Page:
Banks could face losing up to 20 per cent of their customer base if they continue to decrease their relationship-based interactions, a researcher has warned.

Simon Bilton, a former banker with the ANZ and the BNZ, carried out research on the sector as part of his MBA looking at the effect of trust and commitment on consumer satisfaction and loyalty in both the retail bank and non-bank sectors.

He found that marketers had traditionally looked to bind customers on price (interest rates), loyalty schemes and multi-product purchases

But he warned that use of this cognitive or calculating approach was actually a negative when it came to loyalty.

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"By the marketers focusing on the cognitive aspects of the relationship, the consumer is encouraged to look at alternative suppliers for a better price than that offered by their banking entity.

"As consumers are encouraged to base their decisions on price, loyalty to the banking entity becomes less influential in the decision."

Similarly the research said ATMs, internet banking and other technology were also damaging to trust.

"Banks have utilised these technologies to control their biggest variable cost; staff. The technology has decreased the banks perceived need for personal managers and direct relationship staff.

"While successfully decreasing staff costs from a transactional perspective, the more a consumer is able to rely on self-service to meet their banking needs, the less the opportunity for personal interactions between consumers and bank staff."

Bilton said interaction with staff was an important driver of the psychological attachments underpinning the affective dimensions of trust.

While moving to faster transactional services was a good thing he argued banks also needed to find ways to interact with their customers otherwise the focus would become more commoditised - all about finding the cheapest rate.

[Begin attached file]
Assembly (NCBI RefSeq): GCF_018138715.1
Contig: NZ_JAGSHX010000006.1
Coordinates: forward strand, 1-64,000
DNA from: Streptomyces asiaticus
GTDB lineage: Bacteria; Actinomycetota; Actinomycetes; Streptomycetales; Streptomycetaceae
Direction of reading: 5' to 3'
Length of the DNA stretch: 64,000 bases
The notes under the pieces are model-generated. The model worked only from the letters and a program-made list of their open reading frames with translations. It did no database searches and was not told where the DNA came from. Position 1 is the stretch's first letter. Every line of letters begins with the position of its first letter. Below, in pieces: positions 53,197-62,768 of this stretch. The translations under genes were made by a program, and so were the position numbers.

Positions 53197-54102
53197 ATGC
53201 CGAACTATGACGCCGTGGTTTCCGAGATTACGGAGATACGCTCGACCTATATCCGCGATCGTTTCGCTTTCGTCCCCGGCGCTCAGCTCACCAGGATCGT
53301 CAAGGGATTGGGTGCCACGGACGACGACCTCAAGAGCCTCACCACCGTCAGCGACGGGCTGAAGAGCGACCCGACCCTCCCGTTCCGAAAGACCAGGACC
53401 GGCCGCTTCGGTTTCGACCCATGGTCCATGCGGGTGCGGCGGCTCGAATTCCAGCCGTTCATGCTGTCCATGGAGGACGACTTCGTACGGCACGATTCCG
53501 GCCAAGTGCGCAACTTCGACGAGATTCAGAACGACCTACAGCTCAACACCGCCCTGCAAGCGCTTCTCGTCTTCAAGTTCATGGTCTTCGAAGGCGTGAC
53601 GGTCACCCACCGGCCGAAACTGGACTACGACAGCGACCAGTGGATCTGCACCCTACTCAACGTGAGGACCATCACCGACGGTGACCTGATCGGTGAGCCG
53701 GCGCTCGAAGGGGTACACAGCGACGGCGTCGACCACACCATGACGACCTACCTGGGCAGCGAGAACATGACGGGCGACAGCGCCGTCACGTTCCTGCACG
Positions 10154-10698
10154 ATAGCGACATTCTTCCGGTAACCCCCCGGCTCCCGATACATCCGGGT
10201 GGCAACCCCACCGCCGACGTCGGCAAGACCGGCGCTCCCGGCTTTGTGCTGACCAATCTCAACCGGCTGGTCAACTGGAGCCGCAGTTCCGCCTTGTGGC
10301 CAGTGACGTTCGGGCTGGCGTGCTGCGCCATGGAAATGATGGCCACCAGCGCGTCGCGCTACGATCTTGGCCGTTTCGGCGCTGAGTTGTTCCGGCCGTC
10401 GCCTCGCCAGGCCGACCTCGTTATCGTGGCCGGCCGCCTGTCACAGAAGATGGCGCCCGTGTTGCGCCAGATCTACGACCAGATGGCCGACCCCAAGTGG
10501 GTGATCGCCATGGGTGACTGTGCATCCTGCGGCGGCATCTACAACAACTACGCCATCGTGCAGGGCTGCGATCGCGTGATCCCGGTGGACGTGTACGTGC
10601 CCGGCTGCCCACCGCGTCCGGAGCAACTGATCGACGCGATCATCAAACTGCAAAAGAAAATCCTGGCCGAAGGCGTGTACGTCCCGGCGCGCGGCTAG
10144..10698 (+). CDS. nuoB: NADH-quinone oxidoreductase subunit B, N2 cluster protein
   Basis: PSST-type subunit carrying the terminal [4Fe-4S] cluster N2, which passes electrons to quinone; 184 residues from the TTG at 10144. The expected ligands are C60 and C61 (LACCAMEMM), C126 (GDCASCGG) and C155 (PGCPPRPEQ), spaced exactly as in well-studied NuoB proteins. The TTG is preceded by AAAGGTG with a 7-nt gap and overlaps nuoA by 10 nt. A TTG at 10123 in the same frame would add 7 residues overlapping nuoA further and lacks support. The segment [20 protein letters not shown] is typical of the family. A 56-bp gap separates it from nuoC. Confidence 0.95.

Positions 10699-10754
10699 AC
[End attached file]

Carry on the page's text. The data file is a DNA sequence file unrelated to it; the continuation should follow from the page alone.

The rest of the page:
"Bank executives should continue to provide efficient transactional services but also invest in consumer interactions that provide an opportunity for a relationship to develop.

"Ignoring the affective dimensions of trust could be costly in the long run as consumers choose alternative banking or non-bank organisations they know and trust."

He also said banks should look at what non-banks were doing as their levels of consumer satisfaction, affective trust, cognitive trust, affective commitment, normative commitment and true loyalty were all higher despite the losses made during the collapse of the sector in 2007 and 2008.

"For consumers to have greater trust, commitment and loyalty towards non-bank deposit takers who as a group lost several billion dollars of investors' funds during the global financial crisis, than trading banks who lost no investor funds during the same period, must be of concern for trading banks."

Bilton said if banks continued to decrease the relational interactions between consumers and employees and rely on technology driving commitment they risked losing significant market share.

"As consumers recognise the affective component of alternative providers, increasing
numbers of consumers will have greater desire to switch providers.

"New market competition could, with relative ease, obtain the 15 per cent to 20 per cent of the consumer considering switching providers."

Read the full thesis here.